Ureteral Stentenparentshttps://kidshealth.org/EN/images/headers/DESIGN-1505_Ureteral_Stent_enHD_2.jpgA ureteral stent is a small plastic tube placed inside the ureter to help pee pass from a kidney into the bladder. ureteral stent, stent, stents, ureter, bladder, kidney, kidney stones, bladder spasms, urology, nephrology, nephrologist, urologist, blood in pee, bloody pee, hematuria, blood in urine, urine tests, belly pain, kidneys07/11/201803/18/201909/02/2019T. Ernesto Figueroa, MD03/11/20199717da8e-41b8-4c7c-a7bb-fd1fd595bde1https://kidshealth.org/ws/RadyChildrens/en/parents/ureteral-stent.html/<h3>What's a Ureteral Stent?</h3> <p>A ureteral stent is a small plastic tube placed inside the ureter to help urine (pee) pass from a kidney into the <a href="https://kidshealth.org/ws/RadyChildrens/en/parents/kidneys-urinary.html/">bladder</a>.</p> <p>A child may need a ureteral (yuh-REET-eh-rul) stent:</p> <ul> <li>after surgery to keep the urine pathway open</li> <li>if the ureter is narrow or blocked</li> <li>to make way for a <a href="https://kidshealth.org/ws/RadyChildrens/en/parents/kidney-stones.html/">kidney stone</a> to pass</li> </ul> <p><img class="center" title="View of the kidneys and bladder with a stent" src="https://kidshealth.org/EN/images/illustrations/ureteralStent_a_enIL.png" alt="Illustration: ureteral stent" /></p> <h3>How Long Does a Ureteral Stent Stay In?</h3> <p>Some stents stay in for just a few days to a week. Others may stay in for several months. If your child has a stent, the urologist will let you know how long it's needed.</p> <h3>How Is a Ureteral Stent Removed?</h3> <p>A ureteral stent that's going to be in place for only a few days to a week usually has a string attached to the end of it. This string comes out of the urethra (where pee comes out) and is taped to the child's leg. This type of stent is removed either at home or in the doctor's office.</p> <p>Stents that are in place for several weeks or months are removed by the urologist in the operating room.</p> <h3>How Can I Help My Child?</h3> <p>A ureteral stent sometimes can be uncomfortable and cause some <a href="https://kidshealth.org/ws/RadyChildrens/en/parents/hematuria.html/">blood in the pee</a>. Here's how to help your child feel more comfortable until the stent comes out.</p> <h4>Give medicines as directed:</h4> <ul class="kh_longline_list"> <li><strong>Medicine for bladder spasms:</strong> The stent can irritate the bladder, making it spasm . This can be uncomfortable and make your child need to pee often. The stent also can cause <a href="https://kidshealth.org/ws/RadyChildrens/en/parents/urination-pain-sheet.html/">pain with peeing</a>, which sometimes is felt over the bladder or the back. Give the recommended medicine for spasms to help your child feel more comfortable. This medicine also can help reduce blood in the pee.</li> <li><strong>Other medicines:</strong> If the doctor prescribed other medicines, give them exactly as directed.</li> </ul> <h4>Encourage your child to drink lots of caffeine-free liquids:</h4> <ul class="kh_longline_list"> <li>Drinking and peeing a lot can help kids feel more comfortable and reduce blood in the pee.</li> <li>Send a water bottle to school or childcare to encourage your child to drink throughout the day.</li> </ul> <h4>Watch the amount of blood in the pee:</h4> <ul> <li>It's normal for your child's pee to have some blood in it while the stent is in. As long as it's light (it may look like pink lemonade or cranberry juice), it's nothing to worry about.</li> </ul> <h4>Watch for constipation, which can make pain from a stent worse:</h4> <ul> <li>Many kids have <a href="https://kidshealth.org/ws/RadyChildrens/en/parents/constipation.html/">constipation</a> after surgery or while taking medicine for spasms or pain. If your child is constipated, talk to the urologist. Often, medicines and diet changes can help.</li> </ul> <p>Follow up with the urologist as instructed so that the stent is removed on time.</p> <h3>When Should I Call the Doctor?</h3> <p>Call the doctor <strong>right away</strong> if your child has a fever with shaking chills, back pain, or pain while peeing.</p> <p>Also call the doctor if your child:</p> <ul> <li>is constipated (has hard or painful bowel movements, or isn't pooping each day)</li> <li>has a <a href="https://kidshealth.org/ws/RadyChildrens/en/parents/fever.html/">fever</a></li> <li>has foul-smelling or cloudy pee</li> <li>has blood clots in the pee</li> <li>has pee that looks like tomato juice (bright red and thick)</li> <li>is <a href="https://kidshealth.org/ws/RadyChildrens/en/parents/vomit.html/">vomiting</a></li> <li>has pain that doesn't get better with the recommended medicine</li> <li>has severe pain</li> </ul>Endoprótesis ureteral Una endoprótesis ureteral (también conocida como stent ureteral) es un pequeño tubo de plástico que se coloca dentro del uréter para ayudar a que la orina (pis) salga del riñón y entre en la vejiga. https://kidshealth.org/ws/RadyChildrens/es/parents/ureteral-stent-esp.html/0612d094-cf4c-4224-bb31-bc8770f1ce96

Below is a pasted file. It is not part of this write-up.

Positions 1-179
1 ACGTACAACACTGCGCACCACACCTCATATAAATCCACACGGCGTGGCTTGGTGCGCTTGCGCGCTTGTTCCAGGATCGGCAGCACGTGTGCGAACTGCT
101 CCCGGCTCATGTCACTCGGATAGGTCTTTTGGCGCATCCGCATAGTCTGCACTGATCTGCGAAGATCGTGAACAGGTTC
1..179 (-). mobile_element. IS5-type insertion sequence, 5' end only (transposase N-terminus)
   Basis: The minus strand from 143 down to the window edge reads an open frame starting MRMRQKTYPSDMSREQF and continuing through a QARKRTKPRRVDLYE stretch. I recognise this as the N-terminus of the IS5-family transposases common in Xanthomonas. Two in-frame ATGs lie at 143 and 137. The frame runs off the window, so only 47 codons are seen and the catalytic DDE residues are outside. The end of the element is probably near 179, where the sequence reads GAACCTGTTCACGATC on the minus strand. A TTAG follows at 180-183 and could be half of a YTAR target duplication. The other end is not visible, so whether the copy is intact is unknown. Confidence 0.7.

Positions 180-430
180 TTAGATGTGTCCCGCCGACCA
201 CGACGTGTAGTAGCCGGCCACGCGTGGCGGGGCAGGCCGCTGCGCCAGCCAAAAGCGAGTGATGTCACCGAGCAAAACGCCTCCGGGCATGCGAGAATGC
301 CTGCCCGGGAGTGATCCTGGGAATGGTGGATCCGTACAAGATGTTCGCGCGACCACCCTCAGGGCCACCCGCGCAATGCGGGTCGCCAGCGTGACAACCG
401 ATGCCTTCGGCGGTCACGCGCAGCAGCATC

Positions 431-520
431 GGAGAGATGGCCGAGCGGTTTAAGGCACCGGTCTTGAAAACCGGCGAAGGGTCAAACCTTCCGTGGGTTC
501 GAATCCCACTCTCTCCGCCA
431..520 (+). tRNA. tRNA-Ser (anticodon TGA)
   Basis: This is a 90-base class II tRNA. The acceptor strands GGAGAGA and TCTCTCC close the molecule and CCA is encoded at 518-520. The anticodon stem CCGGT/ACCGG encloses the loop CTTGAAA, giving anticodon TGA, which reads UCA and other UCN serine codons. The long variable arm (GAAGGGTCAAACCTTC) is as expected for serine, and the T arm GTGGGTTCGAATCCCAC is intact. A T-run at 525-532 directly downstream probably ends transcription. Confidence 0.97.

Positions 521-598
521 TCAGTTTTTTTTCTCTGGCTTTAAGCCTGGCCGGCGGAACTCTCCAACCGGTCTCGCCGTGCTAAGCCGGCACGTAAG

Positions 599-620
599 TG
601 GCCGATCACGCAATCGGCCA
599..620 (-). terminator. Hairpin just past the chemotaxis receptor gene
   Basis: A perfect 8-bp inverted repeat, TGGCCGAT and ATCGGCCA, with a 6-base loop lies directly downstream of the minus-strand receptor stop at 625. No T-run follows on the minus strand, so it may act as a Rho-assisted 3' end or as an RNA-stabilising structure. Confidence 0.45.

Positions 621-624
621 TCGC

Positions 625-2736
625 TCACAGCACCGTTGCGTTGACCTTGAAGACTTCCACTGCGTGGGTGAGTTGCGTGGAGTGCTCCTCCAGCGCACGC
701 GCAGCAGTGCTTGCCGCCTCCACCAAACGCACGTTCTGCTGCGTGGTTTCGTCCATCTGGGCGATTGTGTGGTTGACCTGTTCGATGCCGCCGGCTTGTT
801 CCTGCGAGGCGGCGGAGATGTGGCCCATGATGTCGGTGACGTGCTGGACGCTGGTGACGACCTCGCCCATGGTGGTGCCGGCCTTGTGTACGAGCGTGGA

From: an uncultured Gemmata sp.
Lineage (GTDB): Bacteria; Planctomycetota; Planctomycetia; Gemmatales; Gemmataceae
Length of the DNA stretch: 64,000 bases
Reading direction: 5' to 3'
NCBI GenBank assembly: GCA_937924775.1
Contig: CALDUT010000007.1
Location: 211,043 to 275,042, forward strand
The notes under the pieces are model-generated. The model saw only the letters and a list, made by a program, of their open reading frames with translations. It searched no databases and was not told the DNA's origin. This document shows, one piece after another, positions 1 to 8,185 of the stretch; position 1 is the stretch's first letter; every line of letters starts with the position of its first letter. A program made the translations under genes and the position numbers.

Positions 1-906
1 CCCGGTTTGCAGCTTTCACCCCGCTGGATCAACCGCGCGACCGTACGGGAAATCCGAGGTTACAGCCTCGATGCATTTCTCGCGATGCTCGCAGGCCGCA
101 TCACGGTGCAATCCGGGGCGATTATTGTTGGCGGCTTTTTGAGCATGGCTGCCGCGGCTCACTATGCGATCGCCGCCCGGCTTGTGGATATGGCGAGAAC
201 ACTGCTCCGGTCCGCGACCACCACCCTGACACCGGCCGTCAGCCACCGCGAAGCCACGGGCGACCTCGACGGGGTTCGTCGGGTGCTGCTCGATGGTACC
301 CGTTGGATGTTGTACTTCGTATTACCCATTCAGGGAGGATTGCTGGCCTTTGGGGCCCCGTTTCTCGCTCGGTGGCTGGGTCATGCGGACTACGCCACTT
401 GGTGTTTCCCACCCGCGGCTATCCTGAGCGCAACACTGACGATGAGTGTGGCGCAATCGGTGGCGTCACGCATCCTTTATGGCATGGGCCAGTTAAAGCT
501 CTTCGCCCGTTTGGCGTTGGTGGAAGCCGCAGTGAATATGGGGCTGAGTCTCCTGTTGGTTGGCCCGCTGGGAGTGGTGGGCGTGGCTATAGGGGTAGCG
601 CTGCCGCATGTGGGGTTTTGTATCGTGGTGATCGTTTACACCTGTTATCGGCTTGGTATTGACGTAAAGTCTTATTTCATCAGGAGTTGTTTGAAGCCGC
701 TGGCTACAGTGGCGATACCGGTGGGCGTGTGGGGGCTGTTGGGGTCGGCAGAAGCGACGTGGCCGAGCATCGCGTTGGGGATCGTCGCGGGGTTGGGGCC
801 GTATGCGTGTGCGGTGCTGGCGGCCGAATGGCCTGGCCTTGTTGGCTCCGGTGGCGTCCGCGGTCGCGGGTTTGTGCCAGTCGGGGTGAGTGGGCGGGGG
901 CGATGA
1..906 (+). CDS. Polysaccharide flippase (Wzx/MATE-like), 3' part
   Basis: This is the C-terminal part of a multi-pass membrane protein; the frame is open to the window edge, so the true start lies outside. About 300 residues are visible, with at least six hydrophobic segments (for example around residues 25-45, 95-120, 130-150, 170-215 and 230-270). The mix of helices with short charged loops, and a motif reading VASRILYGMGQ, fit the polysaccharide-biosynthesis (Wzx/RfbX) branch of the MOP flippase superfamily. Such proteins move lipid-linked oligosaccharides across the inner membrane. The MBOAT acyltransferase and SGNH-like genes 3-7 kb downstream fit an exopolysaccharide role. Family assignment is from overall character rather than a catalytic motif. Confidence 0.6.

Kidney StonesKidney stones mostly happen to adults, but sometimes kids and teens can get them. Find out what kidney stones are, how to treat them, and ways to help prevent them.https://kidshealth.org/ws/RadyChildrens/en/parents/kidney-stones.html/715fc04b-38e7-4f13-b64b-a934afe04724
Kidneys and Urinary TractThe kidneys perform several functions that are essential to health, the most important of which are to filter blood and produce urine.https://kidshealth.org/ws/RadyChildrens/en/teens/kidneys.html/d0d97a22-7118-4082-acae-02dd5319be95
Ultrasound: Renal (Kidneys, Ureters, Bladder)A renal ultrasound makes images of your child's kidneys, ureters, and bladder. Doctors may order this test if they suspect kidney damage, cysts, tumors, kidney stones, or complications from urinary tract infections.https://kidshealth.org/ws/RadyChildrens/en/parents/renal-ultrasound.html/05b3083e-733a-40c6-9fd9-5a38877ccc4f
Urine Test: 24-Hour Analysis for Kidney StonesThis test can show if certain substances are found at high concentrations in the urine, and might be causing kidney stones.https://kidshealth.org/ws/RadyChildrens/en/parents/analysis-stones.html/76b1d68f-af4f-4dcb-813a-dd3804af3282
Word! Kidney Stoneskidney stones, renal stones, kidneys, renal system, urinary tract, urinary system, uereters, bladder, urine, pee, calcium, urethra, blood in the urine, bloody urine, can't pee, peeing problemshttps://kidshealth.org/ws/RadyChildrens/en/kids/kidney-stones.html/521373f2-49cc-4e13-81ec-fbb376e86bd4
kh:age-allAgesOrAgeAgnostickh:clinicalDesignation-nephrologykh:genre-articlekh:primaryClinicalDesignation-urologyKidney & Urinary Systemhttps://kidshealth.org/ws/RadyChildrens/en/parents/medical/kidney/ddb130c4-4734-46c1-af49-0b996a96356aMedical Procedureshttps://kidshealth.org/ws/RadyChildrens/en/parents/system/med-procedures/fa1ed819-e226-441d-aae1-0dfd71b557c4https://kidshealth.org/EN/images/illustrations/ureteralStent_a_enIL.png